Therefore, each angle was checked to determine the best composition with respect to the visual impression we were seeking, and to the action involved. So that when it came time to roll the camera, everybody concerned knew exactly what they were going to do.


The directing technique employed stemmed to a great degree from Sidney Lumet’s television background — where, because you are only allowed one take during the actual show, everything is ironed out during rehearsal. Which, when you have as fine and sensitive a feel for camerawork as Lumet, plus his talent and memory for details, combined with a tight script by Reginald Rose, and sensitive performers like Henry Fonda, Lee J. Cobb, Jack Warden, and others in the cast, can prove to be a very successful method of filming a motion picture.


There was another pictorial technique we used to emphasize changes in the mood of the story and in the interlocking themes of the plot. This was in the basic lighting patterns, three in all. First, the lighting suggests bright daylight as the hot afternoon sun shines through the windows as the jury files into the room.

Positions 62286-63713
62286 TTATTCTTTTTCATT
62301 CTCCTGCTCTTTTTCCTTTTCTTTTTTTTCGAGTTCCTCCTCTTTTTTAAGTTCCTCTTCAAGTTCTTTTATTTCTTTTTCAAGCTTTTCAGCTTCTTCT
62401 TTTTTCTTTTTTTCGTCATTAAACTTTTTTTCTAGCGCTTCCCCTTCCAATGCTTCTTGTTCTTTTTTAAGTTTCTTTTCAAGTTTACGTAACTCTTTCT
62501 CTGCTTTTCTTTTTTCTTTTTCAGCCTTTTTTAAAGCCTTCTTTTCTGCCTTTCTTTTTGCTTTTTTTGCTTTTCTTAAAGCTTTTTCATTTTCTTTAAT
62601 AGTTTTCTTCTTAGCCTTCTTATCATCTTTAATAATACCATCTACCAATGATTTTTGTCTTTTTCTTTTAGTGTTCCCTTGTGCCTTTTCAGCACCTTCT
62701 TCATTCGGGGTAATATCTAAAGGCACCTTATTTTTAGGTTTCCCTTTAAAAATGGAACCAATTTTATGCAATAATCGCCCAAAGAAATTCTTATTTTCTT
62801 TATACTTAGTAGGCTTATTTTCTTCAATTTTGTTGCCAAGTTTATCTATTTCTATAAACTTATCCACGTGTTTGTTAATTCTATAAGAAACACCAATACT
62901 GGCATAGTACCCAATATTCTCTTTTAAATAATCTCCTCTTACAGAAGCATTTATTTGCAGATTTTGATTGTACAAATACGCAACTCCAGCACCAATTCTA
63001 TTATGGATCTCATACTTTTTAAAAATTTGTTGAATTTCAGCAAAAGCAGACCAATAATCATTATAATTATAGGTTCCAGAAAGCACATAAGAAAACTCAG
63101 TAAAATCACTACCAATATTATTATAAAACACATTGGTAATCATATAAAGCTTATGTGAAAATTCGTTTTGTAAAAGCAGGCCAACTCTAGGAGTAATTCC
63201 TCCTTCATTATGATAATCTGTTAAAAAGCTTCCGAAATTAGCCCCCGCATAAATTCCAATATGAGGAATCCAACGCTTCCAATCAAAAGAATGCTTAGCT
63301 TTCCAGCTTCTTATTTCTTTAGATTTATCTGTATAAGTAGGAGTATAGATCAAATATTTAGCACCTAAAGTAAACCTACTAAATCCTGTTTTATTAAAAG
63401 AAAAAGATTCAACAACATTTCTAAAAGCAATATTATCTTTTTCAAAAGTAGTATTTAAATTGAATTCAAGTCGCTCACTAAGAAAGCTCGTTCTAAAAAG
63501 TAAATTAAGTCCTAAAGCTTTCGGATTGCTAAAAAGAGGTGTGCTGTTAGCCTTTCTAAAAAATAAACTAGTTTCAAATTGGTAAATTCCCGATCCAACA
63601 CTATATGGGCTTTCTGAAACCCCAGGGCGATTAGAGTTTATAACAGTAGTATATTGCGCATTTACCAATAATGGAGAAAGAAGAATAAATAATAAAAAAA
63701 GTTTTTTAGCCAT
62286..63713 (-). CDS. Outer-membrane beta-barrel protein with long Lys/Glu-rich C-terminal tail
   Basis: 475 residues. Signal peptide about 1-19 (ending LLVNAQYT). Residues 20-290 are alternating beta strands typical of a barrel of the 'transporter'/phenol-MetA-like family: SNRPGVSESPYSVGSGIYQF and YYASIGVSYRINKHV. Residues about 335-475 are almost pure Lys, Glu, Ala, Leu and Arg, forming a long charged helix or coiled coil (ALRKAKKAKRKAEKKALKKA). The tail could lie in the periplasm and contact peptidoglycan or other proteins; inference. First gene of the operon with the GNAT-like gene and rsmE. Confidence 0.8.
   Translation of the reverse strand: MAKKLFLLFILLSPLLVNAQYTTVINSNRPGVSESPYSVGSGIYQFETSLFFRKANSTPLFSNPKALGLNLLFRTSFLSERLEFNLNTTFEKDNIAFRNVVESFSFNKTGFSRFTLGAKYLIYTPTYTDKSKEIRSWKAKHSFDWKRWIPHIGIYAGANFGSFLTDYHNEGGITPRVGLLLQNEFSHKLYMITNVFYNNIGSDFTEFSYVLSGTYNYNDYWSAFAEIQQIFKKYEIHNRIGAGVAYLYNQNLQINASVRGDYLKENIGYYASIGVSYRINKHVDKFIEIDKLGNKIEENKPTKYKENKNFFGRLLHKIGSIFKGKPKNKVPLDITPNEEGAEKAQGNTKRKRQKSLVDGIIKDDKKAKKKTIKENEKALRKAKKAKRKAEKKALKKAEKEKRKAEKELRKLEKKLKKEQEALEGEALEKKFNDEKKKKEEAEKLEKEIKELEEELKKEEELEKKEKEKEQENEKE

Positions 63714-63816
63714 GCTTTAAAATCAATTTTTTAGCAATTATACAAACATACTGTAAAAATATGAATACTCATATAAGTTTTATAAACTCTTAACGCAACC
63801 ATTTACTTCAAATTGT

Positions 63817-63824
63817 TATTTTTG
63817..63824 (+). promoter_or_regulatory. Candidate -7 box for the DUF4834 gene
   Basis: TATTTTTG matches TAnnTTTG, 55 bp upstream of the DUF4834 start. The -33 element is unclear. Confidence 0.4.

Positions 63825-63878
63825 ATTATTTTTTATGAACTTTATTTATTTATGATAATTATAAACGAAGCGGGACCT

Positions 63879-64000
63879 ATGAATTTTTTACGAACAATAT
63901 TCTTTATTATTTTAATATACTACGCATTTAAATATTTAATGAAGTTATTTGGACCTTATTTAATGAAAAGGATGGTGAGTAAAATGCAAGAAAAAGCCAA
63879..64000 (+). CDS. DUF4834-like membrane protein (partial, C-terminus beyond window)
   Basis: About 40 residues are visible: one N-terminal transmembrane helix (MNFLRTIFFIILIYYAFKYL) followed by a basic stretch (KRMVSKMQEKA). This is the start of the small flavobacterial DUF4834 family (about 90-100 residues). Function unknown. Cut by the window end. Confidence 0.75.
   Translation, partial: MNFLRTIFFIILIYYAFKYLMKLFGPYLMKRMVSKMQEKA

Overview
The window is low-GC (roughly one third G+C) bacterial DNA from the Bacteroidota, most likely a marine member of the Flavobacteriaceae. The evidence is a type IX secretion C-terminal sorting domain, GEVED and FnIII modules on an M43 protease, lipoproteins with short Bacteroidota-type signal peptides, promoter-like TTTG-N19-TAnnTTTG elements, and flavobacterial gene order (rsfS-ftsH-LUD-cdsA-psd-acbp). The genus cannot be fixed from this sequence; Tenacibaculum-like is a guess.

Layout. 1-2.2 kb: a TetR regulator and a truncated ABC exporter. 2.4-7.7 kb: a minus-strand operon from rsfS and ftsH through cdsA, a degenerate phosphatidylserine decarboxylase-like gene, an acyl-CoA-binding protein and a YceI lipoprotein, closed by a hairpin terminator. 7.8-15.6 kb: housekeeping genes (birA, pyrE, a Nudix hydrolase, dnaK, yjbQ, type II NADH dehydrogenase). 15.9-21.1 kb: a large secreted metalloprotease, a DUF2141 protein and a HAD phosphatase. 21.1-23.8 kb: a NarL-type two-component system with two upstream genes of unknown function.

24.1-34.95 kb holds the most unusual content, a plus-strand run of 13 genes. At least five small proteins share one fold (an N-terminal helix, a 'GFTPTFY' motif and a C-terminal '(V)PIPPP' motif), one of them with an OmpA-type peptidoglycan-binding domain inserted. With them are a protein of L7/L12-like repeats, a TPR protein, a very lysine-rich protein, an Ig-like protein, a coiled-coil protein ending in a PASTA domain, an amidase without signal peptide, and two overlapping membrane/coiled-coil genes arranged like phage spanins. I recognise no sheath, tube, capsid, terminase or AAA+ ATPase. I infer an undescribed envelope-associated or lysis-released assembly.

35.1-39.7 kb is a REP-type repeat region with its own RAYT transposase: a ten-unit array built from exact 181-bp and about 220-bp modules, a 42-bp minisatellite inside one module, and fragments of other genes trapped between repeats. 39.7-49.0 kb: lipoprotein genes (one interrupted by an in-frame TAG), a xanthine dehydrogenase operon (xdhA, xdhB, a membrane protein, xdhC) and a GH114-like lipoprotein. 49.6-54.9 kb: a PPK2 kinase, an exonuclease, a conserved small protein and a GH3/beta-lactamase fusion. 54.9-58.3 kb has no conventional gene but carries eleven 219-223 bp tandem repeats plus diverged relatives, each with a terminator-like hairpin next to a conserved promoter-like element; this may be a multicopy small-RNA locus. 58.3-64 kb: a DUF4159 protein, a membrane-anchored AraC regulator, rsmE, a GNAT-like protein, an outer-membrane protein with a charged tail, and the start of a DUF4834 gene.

Jurior 7 (Jack Warden) attempts to combat the heat in the room.

The second stage is reached when the action in the room becomes tight and charged with the oppressive heat of the summer day; the camera moves in again and again to show the tense, electric undercurrents related to the drama going on between the men of the jury. This effect is then heightened by darkening skies in the background, a sudden darkness in the room, and the sound of thunder off in the distance.


And finally, the pictorial effect of a rainstorm which pours down on the city, and breaks the tension within the room at the height of the emotional battle that has been going on for over an hour and a half. The camera makes the most of the effect of the sight and sound of rain beating against windowpanes, raising the tension of the jurors to the highest point as the last of them finally admits there is room for doubt. The storm breaks only after the jurors’ fateful decision has been made.


As we cut to the exterior of the Courthouse, with a wet column heavy in the foreground, the men of the jury disperse into the city and the anonymity of the crowd with nothing more to remind us of the drama that took place behind the closed doors of the jury room. Except the coming of night and the wet pavement as the 12 Angry Men fade into darkness.





Click here for more archival stories from American Cinematographer.